What is an Identity Graph?
An identity graph (ID graph) is a single database that collects datapoints from across multiple channels and matches them to an individual customer. Businesses from across many industries from retail to financial services use ID graphs as a platform to provide a clear picture about which products customers are interested in, what their behaviors are, and what their paths to purchase look like.
How do companies use identity graphs to connect with consumers?
Why poor data quality is an ID graph’s kryptonite
ID graphs are a powerful tool to build a 360-degree, omnichannel view of the consumer, but they are only as effective as the data they’re powered by. Gaps and inaccuracies in the data set can create inaccurate ID graphs, ultimately leading to wasted marketing spend. Data serves as the bedrock of an ID graph, and if the data is corrupt, the graph will not provide actionable insights.
What’s causing the gap?
Within an ever-changing landscape of emerging technologies, marketers are struggling with outdated legacy approaches to data management and identity resolution and many organizations lack the infrastructure, resources, or know-how to resolve data gaps and inconsistencies. This can result in false data matches and scalability issues, both of which plague the integrity of ID graphs. While many companies have a patchwork system in place to combat this, a unified and forward-facing strategy is crucial to success.
How companies can solve the identity graph gap
In order to combat inaccurate ID graphs and build a wholistic profile of each consumer, marketers must have a solid data management and identity resolution strategy supported by accurate and complete data (without any gaps!). Here are two ways companies can boost the accuracy of ID graphs and improve identity resolution.
Respondents in a recent Forrester study complained that low data quality and inaccurate clusters and linkages were the top two issues keeping ID graphs from being accurate. Companies can partner with reputable data providers to build solid data foundation for the graph. Third-party data partners can help boost identity resolution by:
Probabilistic data – Data that makes inferences based on consumers’ web behaviors and interactions
Deterministic data – Data that confirms an explicit link between identifiers based on information collected from users. For example: an email address that correlates with a tracking cookie or mobile ad ID.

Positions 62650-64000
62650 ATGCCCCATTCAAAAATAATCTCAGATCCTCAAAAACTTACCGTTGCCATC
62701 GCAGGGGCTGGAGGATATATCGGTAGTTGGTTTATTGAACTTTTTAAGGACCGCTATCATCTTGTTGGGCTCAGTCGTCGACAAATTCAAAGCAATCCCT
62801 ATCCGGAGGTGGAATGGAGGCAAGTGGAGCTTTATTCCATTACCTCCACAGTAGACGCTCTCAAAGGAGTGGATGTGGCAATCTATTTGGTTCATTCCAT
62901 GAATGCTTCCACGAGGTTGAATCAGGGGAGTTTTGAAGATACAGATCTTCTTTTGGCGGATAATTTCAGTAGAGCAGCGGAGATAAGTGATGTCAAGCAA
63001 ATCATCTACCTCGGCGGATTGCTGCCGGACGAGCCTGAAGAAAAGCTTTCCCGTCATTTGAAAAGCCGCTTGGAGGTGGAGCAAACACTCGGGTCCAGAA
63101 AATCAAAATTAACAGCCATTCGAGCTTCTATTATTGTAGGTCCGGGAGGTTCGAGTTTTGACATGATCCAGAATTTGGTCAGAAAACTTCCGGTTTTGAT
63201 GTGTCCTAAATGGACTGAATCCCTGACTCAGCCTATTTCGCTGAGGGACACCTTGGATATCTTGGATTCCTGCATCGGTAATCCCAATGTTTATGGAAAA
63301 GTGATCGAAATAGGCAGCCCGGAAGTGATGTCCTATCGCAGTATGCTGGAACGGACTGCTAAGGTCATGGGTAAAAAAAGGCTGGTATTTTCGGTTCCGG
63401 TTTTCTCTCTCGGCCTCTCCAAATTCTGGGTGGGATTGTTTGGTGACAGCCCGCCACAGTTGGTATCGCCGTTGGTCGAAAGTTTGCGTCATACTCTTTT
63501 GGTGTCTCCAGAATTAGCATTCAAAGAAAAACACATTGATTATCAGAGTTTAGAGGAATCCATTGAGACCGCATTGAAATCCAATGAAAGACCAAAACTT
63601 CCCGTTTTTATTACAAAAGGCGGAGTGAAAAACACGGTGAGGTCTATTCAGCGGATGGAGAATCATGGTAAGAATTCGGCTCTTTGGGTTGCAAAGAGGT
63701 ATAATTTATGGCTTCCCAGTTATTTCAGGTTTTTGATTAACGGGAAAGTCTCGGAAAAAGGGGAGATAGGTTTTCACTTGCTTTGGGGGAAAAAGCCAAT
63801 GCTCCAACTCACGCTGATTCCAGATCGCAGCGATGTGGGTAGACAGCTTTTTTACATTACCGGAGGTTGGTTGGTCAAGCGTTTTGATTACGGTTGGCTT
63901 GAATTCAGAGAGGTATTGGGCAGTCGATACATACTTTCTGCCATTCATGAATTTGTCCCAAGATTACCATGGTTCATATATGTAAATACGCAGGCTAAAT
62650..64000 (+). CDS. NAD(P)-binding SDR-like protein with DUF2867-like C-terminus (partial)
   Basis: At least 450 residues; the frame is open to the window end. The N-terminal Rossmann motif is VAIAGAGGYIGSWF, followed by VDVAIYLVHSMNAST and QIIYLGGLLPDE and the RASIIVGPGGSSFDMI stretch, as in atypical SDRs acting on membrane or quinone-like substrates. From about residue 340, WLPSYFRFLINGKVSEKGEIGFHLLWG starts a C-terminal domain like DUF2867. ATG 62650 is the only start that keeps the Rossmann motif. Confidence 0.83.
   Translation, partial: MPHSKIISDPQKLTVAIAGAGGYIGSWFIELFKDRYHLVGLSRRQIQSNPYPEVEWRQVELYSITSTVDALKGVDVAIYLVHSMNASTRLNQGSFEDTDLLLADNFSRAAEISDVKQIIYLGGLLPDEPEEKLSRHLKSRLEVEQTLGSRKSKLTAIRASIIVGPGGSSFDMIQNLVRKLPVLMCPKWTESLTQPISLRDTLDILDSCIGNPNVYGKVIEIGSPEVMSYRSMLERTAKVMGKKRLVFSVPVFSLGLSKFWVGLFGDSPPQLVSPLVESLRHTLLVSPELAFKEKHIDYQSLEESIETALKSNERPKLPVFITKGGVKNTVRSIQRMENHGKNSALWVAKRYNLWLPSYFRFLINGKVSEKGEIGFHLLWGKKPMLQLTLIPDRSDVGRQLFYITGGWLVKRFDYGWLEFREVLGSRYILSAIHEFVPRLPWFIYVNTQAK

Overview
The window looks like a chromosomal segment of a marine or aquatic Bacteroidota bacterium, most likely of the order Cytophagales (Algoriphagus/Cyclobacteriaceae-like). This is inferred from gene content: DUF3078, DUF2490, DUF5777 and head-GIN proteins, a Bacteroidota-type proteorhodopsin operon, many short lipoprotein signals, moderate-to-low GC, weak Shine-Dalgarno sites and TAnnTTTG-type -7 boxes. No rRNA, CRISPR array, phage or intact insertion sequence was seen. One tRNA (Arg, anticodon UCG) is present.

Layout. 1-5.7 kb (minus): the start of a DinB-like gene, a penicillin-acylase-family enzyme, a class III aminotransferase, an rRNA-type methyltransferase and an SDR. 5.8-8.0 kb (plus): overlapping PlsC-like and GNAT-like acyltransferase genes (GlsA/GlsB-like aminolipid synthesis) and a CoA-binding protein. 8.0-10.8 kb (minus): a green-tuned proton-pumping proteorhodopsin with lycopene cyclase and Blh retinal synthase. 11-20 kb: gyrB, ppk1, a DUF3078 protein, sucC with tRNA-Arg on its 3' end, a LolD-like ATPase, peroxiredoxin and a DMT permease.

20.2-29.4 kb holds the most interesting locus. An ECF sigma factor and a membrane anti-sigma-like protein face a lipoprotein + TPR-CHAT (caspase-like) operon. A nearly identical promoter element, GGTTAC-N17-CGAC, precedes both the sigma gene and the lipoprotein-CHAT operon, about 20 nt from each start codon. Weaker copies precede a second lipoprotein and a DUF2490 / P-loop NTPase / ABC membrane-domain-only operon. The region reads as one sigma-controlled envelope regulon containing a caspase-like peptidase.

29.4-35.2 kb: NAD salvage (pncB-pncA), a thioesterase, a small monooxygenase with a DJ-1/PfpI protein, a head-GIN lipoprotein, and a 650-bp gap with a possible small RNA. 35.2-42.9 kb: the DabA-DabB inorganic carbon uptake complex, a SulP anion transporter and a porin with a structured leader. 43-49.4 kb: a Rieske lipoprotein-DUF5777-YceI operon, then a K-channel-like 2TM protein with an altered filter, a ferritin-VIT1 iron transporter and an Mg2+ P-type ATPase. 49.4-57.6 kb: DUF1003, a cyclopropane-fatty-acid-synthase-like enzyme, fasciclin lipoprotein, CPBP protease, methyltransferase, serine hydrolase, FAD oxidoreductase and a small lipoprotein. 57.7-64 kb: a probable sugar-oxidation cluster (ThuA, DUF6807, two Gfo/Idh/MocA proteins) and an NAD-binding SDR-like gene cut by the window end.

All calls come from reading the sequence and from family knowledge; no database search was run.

A Forrester study found that 61% of respondents said their organizations are using probabilistic and deterministic data independently of each other, impeding their ability to effectively tie data back to individual customers. Using these two forms of data together can help you identify and track the same user across different devices with reasonable accuracy, but older legacy systems with limited interoperability often prevent marketers from combining these data sets.
Having the ability to track users across devices is an elemental step towards successful identity resolution, so companies must invest in solutions that help them use deterministic and probabilistic data together to supplement and enhance the power of an ID graph. Something to keep in mind – even if deterministic data and probabilistic data are used together successfully, without quality underlying data, the ID graph gap will not be solved.
Two real world examples – ID graphs and identity resolution in action
ExecuReach is a specially designed dataset of over 100 million records that blends business and consumer databases to allow marketers to link their audience’s consumer and business data into a single, 360-degree profile.
Using Execureach, companies can link Bill Smith’s personal and work details, giving themselves the opportunity to reach him with the right contextual message wherever he is – whether at his office or at his couch. Using this information, a B2B marketer or salesperson could identify new ways to connect with Bill (like knowing that he loves sailing and is a Seattle Seahawks fan). Alternatively, a B2C retailer could personalize their apparel recommendations based on their understanding of Bill’s office life.
Cobb EMC, a non-profit electric utility company, needed to tweak a marketing strategy that wasn’t working – they were sending their database all communications they deemed noteworthy, without taking the time to figure out what messaging would actually resonate with different segments of their audience. Using an ID graph to segment their audience, Cobb EMC was able to figure out which types of communications would interest each group. For example, one group had an interest in electronic vehicles. Cobb EMC put together tools, resources and programs that would engage this particular segment. By tailoring their messaging and abandoning a “one-size-fits-all” approach, Cobb EMC increased open rates from 34% to 56.7%, and drove click-thru rates as high as 9%.
Identity graphs are a powerful tool when companies have a strong identity resolution protocol that combines quality data with proper data management and robust technology capabilities. Companies can leverage ID graphs to reach people in any environment throughout the customer journey.